Regardless of the stitching configuration used, following stitching of the composite panels 10 together, the mechanically joined panels can be locally cured using a curing process in order to form a bonded or adhesive joint between the composite panels in the composite structure 50. For example, localized heaters and vacuum bags may be used to cure the adhesive layer 30 to form the bonded joint between the composite panels 10. Initially, the cured adhesive joint will be a regular bonded joint with a surface area equal to the surface area of the adhesive layer 30 minus the surface area of the holes 26 in the composite panels 10. However, when any portion of the cured adhesive layer 30 fails, the bonded joint will transfer the load through the thread 58 stitches, i.e., to the mechanical joint, and therefore provide fastening redundancy between the composite panels 10 in the composite structure 50. In the case which the stitch is pretensioned, the initial joint will exhibit load sharing between the flexible connecting element 58 and the adhesive.
Examples of curing methods that can be utilized to cure the materials at the bonded joint can include those disclosed in U.S. Pat. No. 4,788,413 to Eng, U.S. Pat. No. 4,496,412 to Ritter, U.S. Pat. No. 4,732,639 to Newsom, each of which are incorporated herein by reference in their entirety.
If stiffeners 42 are provided in the prepreg layer 40, their shape will dictate the type of tool head or roller 66 needed for their accurate placement. If desired, the stitching needle 70 or a separate needle on the multi-headed tool 60 may inject the adhesive layer 30 into the holes 26 in the composite panel 10 during and/or after stitching the composite panels together with the thread 58. The multi-headed tool 60 may further include precision guide rails (not shown) that allow the tool to move via stepper motors along or transverse to the axis 20 of each composite panel 10 in order to perform all the joining operations.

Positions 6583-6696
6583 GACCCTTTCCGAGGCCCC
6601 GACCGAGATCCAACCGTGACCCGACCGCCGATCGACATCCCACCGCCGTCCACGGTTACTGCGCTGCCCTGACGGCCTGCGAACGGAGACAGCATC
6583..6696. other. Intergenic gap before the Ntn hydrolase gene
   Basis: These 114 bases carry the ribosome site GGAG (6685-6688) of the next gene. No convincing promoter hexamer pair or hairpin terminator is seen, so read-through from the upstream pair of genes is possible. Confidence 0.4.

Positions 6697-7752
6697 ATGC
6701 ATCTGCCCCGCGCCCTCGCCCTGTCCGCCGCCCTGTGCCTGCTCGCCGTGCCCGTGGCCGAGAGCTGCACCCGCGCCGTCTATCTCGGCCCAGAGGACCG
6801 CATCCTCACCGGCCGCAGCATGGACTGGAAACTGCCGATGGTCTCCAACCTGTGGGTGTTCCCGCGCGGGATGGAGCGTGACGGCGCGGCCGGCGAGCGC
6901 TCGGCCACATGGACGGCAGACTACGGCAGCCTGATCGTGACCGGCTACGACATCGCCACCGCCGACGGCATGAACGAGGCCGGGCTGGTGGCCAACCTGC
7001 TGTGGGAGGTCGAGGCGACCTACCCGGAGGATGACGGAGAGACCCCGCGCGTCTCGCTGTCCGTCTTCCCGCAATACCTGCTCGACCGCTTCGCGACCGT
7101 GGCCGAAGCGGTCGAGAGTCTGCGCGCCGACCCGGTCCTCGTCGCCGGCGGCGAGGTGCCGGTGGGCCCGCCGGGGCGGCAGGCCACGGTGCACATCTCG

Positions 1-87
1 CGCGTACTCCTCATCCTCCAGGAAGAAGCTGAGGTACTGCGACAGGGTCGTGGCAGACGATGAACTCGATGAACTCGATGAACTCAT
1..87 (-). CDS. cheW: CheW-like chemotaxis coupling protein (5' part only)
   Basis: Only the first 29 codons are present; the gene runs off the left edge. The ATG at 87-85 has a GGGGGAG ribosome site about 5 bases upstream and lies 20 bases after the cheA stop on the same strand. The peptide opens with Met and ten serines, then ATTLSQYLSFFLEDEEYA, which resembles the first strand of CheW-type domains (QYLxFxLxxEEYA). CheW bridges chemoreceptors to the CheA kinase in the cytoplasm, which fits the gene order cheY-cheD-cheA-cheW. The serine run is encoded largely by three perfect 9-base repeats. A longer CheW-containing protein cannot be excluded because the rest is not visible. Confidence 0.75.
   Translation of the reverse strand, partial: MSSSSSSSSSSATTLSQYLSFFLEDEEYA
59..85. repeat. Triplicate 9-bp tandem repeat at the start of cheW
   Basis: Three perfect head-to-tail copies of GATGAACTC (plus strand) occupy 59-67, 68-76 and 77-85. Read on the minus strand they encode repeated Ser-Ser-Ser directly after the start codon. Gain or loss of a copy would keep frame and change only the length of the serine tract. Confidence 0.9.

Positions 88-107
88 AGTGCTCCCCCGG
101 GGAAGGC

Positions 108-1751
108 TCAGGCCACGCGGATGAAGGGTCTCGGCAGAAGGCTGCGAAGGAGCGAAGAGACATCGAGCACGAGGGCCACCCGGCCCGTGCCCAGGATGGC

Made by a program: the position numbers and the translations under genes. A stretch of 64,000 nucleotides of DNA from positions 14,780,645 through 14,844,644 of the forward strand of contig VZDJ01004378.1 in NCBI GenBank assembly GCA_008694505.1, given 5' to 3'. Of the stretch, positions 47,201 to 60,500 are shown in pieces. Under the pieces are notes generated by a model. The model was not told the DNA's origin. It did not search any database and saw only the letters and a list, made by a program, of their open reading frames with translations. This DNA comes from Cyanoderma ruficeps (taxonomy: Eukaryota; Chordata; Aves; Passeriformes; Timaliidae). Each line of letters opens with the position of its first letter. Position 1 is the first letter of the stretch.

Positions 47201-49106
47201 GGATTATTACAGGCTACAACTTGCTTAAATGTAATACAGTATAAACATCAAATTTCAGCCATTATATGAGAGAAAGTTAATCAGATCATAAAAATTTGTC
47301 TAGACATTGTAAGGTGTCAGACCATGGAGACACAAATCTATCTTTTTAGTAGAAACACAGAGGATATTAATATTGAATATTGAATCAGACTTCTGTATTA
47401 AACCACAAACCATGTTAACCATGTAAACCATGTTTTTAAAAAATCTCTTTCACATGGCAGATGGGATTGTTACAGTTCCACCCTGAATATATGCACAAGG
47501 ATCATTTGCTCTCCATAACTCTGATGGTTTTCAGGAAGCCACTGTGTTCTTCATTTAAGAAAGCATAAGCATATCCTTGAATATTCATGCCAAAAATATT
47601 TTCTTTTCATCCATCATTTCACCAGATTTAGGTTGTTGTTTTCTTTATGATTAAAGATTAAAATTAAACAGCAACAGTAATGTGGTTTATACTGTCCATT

Embodiments of the bonded and stitched composite structure 50 are advantageous in that the fastening joints provide redundancy to the connection between composite panels 10. For example, the mechanical joint, including the thread 58 stitching, acts as a safeguard to ensure that a connection between composite panels 10 is maintained, thereby enhancing the reliability and damage tolerance of bonded composite panels in case a chemical bond of the adhesive layer 30 weakens or fails. Such a redundant fastening stitching technique allows for the utilization of stitching for joining large cured composite panels without the labor and mass expense of using bolted joints. Additionally, the combined adhesive layer 30 and thread 58 (via pretensioning) can perform load sharing at the joint to further augment the strength of the joint. The systems and methods disclosed herein further allow for the joining of assemblies that cannot be cured in their entirety and therefore is beneficial in manufacturing large composite structures 50, such as panels of vehicles. The systems and methods disclosed herein also allows for stitching of various panel configurations, e.g., sandwich panels and stiffened panels, and the multi-headed tool 60 increases the flexibility of the joints that can be manufactured.